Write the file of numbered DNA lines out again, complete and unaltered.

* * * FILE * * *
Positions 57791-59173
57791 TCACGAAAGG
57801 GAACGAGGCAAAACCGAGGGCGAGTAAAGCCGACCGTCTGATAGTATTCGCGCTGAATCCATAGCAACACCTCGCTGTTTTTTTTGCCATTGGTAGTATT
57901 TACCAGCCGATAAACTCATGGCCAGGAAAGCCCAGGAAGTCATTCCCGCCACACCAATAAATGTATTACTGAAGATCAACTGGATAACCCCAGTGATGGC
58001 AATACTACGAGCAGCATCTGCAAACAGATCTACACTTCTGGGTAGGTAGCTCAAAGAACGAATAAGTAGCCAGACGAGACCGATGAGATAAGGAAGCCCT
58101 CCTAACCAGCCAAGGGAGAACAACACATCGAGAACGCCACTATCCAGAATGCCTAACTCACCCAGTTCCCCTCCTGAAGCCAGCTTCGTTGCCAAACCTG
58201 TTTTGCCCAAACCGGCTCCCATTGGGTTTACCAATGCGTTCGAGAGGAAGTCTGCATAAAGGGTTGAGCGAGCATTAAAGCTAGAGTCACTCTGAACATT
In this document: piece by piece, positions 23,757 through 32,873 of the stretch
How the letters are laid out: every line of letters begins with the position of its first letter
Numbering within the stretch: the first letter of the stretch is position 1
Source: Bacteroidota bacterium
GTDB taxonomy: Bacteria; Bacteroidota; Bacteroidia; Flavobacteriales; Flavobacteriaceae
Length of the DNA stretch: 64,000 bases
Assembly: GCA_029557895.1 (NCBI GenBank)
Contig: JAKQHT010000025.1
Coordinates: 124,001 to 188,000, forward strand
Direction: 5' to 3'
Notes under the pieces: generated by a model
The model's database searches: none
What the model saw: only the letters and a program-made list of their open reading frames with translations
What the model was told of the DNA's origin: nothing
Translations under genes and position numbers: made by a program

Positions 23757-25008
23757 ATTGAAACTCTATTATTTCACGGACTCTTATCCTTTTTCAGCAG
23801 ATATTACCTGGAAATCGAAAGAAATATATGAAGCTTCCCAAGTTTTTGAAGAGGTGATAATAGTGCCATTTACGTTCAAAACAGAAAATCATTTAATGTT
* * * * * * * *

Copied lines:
Positions 57791-59173
57791 TCACGAAAGG
57801 GAACGAGGCAAAACCGAGGGCGAGTAAAGCCGACCGTCTGATAGTATTCGCGCTGAATCCATAGCAACACCTCGCTGTTTTTTTTGCCATTGGTAGTATT
57901 TACCAGCCGATAAACTCATGGCCAGGAAAGCCCAGGAAGTCATTCCCGCCACACCAATAAATGTATTACTGAAGATCAACTGGATAACCCCAGTGATGGC
58001 AATACTACGAGCAGCATCTGCAAACAGATCTACACTTCTGGGTAGGTAGCTCAAAGAACGAATAAGTAGCCAGACGAGACCGATGAGATAAGGAAGCCCT
58101 CCTAACCAGCCAAGGGAGAACAACACATCGAGAACGCCACTATCCAGAATGCCTAACTCACCCAGTTCCCCTCCTGAAGCCAGCTTCGTTGCCAAACCTG
58201 TTTTGCCCAAACCGGCTCCCATTGGGTTTACCAATGCGTTCGAGAGGAAGTCTGCATAAAGGGTTGAGCGAGCATTAAAGCTAGAGTCACTCTGAACATT
In this document: piece by piece, positions 23,757 through 32,873 of the stretch
How the letters are laid out: every line of letters begins with the position of its first letter
Numbering within the stretch: the first letter of the stretch is position 1
Source: Bacteroidota bacterium
GTDB taxonomy: Bacteria; Bacteroidota; Bacteroidia; Flavobacteriales; Flavobacteriaceae
Length of the DNA stretch: 64,000 bases
Assembly: GCA_029557895.1 (NCBI GenBank)
Contig: JAKQHT010000025.1
Coordinates: 124,001 to 188,000, forward strand
Direction: 5' to 3'
Notes under the pieces: generated by a model
The model's database searches: none
What the model saw: only the letters and a program-made list of their open reading frames with translations
What the model was told of the DNA's origin: nothing
Translations under genes and position numbers: made by a program

Positions 23757-25008
23757 ATTGAAACTCTATTATTTCACGGACTCTTATCCTTTTTCAGCAG
23801 ATATTACCTGGAAATCGAAAGAAATATATGAAGCTTCCCAAGTTTTTGAAGAGGTGATAATAGTGCCATTTACGTTCAAAACAGAAAATCATTTAATGTT